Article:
|Peter Sellers and Helen Mirren|
On Dr. Fu Manchu's (Peter Sellers) 168th birthday, his life-sustaining elixir vitae is spilled, and he orders his loyal men to run about stealing the necessary ingredients. Naturally this alerts his longtime adversary, Nayland Smith (also played by Peter Sellers), who has become a little strange after being tortured by the Si-Fan, the group of which Fu is leader. Suspecting that the queen may be a target, Smith has her impersonated by policewoman Alice Rage (Helen Mirren), who is kidnapped by Fu -- and falls in love with him! If you're looking for an inventive laugh riot, look elsewhere, for Fiendish Plot is a mediocre film despite the genius of Peter Sellers, the film's chief saving grace. Helen Mirren [Phil Spector] shows why she became so famous with her excellent portrayal of the kind of schizoid Alice, and David Tomlinson scores as Sir Roger Avery with Scotland Yard. Sid Ceasar does what he can as an FBI agent who, unfortunately, keeps referring to Chinese people as "chinks" throughout the movie, another black mark against the production. Clement Harari as dietitian Dr. Wretch and John Le Mesurier as Smith's valet Perkins are more suitably cast. Fiendish Plot does have a small share of chuckles, and one laugh-out-loud moment involving a mechanical spider. but it lacks pacing and suspense, which is required even for a parody. Fu also employs a big plant that emits a sleeping gas, while Smith's country cottage contains a balloon through which he and his associates fly off in the cottage to the Himalayas to confront Fu, who becomes a rock star with a "Rock a Fu" production number. This was executive produced by Hugh Hefner when Playboy wanted to get into the movie game, which everyone probably regretted. (Hefner was also exec. producer for Kim Novak's TV vehicle The Third Girl from the Left.) Piers Haggard also directed one of my favorite movies, A Summer Story, which is about a zillion times better than this; genre movies were not his forte. Sadly, this was Peter Sellers' last movie.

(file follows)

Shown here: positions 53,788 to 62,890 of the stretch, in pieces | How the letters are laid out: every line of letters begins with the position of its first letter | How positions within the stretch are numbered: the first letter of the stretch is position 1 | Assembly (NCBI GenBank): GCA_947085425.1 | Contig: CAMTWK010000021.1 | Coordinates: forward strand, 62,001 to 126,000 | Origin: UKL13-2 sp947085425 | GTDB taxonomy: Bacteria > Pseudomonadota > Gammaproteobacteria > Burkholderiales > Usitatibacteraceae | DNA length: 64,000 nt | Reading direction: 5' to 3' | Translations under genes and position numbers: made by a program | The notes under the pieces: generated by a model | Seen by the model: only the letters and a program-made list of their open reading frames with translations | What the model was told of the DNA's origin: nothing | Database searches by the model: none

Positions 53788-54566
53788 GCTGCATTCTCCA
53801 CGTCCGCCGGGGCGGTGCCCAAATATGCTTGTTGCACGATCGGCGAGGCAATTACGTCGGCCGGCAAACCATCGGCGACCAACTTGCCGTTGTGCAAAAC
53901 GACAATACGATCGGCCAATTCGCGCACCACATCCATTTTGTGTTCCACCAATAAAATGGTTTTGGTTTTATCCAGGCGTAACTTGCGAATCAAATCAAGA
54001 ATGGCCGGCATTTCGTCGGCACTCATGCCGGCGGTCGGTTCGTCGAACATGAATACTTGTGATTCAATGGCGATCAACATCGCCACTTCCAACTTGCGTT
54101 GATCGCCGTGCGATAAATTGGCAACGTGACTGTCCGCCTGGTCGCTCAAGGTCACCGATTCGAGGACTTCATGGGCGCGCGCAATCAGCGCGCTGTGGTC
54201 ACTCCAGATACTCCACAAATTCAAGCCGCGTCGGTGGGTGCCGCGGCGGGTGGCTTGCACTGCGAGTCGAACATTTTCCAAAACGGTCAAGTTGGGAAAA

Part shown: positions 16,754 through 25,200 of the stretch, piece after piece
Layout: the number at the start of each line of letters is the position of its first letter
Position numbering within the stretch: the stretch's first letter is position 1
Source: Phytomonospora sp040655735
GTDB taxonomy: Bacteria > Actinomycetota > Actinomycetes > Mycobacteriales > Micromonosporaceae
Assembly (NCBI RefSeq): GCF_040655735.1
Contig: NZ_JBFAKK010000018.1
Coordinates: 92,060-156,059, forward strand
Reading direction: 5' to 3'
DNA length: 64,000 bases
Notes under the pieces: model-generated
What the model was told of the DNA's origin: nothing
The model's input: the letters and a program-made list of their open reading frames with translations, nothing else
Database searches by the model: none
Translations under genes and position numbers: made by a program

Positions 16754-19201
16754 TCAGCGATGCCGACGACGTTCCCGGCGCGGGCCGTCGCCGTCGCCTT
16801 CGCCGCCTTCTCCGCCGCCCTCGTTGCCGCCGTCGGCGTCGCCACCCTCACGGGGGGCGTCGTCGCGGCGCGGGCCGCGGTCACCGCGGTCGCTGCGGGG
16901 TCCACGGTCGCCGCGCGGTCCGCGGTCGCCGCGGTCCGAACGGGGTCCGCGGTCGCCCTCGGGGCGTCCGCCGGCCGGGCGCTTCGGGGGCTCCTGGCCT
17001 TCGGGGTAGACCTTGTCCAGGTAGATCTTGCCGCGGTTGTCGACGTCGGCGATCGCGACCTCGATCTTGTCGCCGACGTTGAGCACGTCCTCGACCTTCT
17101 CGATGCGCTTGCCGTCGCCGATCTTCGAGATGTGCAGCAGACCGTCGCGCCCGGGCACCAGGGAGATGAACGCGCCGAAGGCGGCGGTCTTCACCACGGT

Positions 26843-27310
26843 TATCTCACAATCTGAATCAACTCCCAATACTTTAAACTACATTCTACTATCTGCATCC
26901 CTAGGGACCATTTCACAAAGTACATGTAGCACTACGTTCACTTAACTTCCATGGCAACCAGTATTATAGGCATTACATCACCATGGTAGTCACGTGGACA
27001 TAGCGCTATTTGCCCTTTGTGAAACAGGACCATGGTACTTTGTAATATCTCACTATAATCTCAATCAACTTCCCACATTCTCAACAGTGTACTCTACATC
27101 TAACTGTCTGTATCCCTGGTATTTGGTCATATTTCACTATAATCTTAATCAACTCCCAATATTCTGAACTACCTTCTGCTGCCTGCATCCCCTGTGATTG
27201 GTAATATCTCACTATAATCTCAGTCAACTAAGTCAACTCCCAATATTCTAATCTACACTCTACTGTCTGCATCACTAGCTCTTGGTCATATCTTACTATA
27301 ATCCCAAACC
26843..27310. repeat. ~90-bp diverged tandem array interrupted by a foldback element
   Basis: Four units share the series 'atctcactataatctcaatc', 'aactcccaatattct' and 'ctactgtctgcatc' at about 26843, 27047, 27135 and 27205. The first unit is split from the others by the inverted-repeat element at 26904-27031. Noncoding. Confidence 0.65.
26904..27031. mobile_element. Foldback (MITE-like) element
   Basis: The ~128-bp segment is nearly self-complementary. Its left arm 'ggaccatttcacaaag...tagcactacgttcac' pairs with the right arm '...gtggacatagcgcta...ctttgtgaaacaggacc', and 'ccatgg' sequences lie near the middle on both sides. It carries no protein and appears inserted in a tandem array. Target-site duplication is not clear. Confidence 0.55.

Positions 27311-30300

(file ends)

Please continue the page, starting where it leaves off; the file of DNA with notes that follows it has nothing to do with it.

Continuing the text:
Verdict: Not Fu's -- or Sellers'-- finest hour. **